Global Warming Is So a Debate
I was at the Villa Julie College global warming conference ("Three Feet Higher and Rising," July 12). The question is not weather the earth is getting warmer--it is--the question is why? I believe the earth naturally goes through warming and cooling cycles. It could very well be that it's colder in five years. We just don't know. Anyone remember the Time magazine cover stories back in the 1970s about us going into a "mini ice age?" We would like to invite Ralph Brave or anyone else at City Paper on to our radio show any Sunday afternoon to discuss global warming. The show is called Weather Talk and it airs from 3:05 to 4 p.m. on WCBM (680 AM).
Meteorologist, WUSA TV-9
Baltimore: Get the Trash Out of It
In Gadi Dechter's article on the success of a city's branding effort ("Buying in on It," Mobtown Beat, July 12), state tourism director Dennis Castleman says, "When it comes time to focus on the Inner Harbor...we will certainly use [Baltimore Area Convention and Visitors Association's] branded slogan, no doubt about it." As a 14-year resident of Baltimore who works in the hospitality industry, I must say I would set my focus on the Inner Harbor itself. I love this city, and I doubt I would ever move; however, imagine this: I had my cousin visiting from out of town on Father's Day. I wanted her to see Fort McHenry, as she had never seen it before. I suggested we use Ed Kane's Water Taxi (I love this company, by the way). While waiting on board one of the water taxis, this is what we observed: Many homeless people, a lot of them looking emotionally disturbed, digging though trash cans, harassing pedestrians walking along the promenade, talking out loud to themselves, taking up most of the benches in front of the Pratt and Light Street Harborplace pavilions, and kicking or punching imaginary people.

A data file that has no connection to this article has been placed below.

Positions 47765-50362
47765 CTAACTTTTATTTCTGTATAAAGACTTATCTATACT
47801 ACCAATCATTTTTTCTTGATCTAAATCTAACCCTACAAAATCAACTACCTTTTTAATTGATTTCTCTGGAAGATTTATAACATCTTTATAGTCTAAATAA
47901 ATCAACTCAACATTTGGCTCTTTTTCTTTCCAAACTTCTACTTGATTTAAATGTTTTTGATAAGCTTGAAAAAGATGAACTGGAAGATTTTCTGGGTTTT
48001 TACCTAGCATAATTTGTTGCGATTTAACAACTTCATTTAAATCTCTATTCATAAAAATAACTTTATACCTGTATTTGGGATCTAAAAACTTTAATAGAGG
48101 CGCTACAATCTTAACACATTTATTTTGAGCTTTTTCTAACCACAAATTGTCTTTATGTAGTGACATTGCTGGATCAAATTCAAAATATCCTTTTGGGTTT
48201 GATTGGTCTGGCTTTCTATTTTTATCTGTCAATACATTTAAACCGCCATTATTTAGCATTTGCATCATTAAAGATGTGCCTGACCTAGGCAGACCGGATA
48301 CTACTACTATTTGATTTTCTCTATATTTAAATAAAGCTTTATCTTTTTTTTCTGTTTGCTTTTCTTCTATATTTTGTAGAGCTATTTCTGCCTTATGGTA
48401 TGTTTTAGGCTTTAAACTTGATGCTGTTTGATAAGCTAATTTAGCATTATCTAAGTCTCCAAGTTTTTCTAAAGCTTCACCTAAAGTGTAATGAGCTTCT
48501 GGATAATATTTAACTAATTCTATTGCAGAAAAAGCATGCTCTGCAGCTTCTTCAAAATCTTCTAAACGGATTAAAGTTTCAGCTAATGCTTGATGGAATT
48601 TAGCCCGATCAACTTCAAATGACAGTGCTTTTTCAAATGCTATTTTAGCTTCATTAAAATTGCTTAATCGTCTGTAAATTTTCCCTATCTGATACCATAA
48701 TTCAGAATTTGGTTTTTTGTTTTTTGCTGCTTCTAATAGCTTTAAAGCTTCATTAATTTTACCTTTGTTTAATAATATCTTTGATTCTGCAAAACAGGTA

I also saw trash all over the promenade. I watched as visitors just randomly dropped cups and trash. There was absolutely no police or Downtown Partnership presence. I did not see one employee cleaning up the promenade. If I was a first-time visitor to this city, I can honestly say that the Inner Harbor would be the last place I went back to visit. I understand the "rights" of homeless people and the fact that people have no common sense when it comes to littering, however, when I see that we are trying to get visitors to this city, especially to the Inner Harbor, you would think that an effort would be made to at least give them a pleasant experience like the one being portrayed in the new ad campaign.
I can only offer my observances and hope that I am not the only one that sees this as an issue and that something can be done about it as my, as well as thousands of other people in this industry's, livelihood depends on tourism.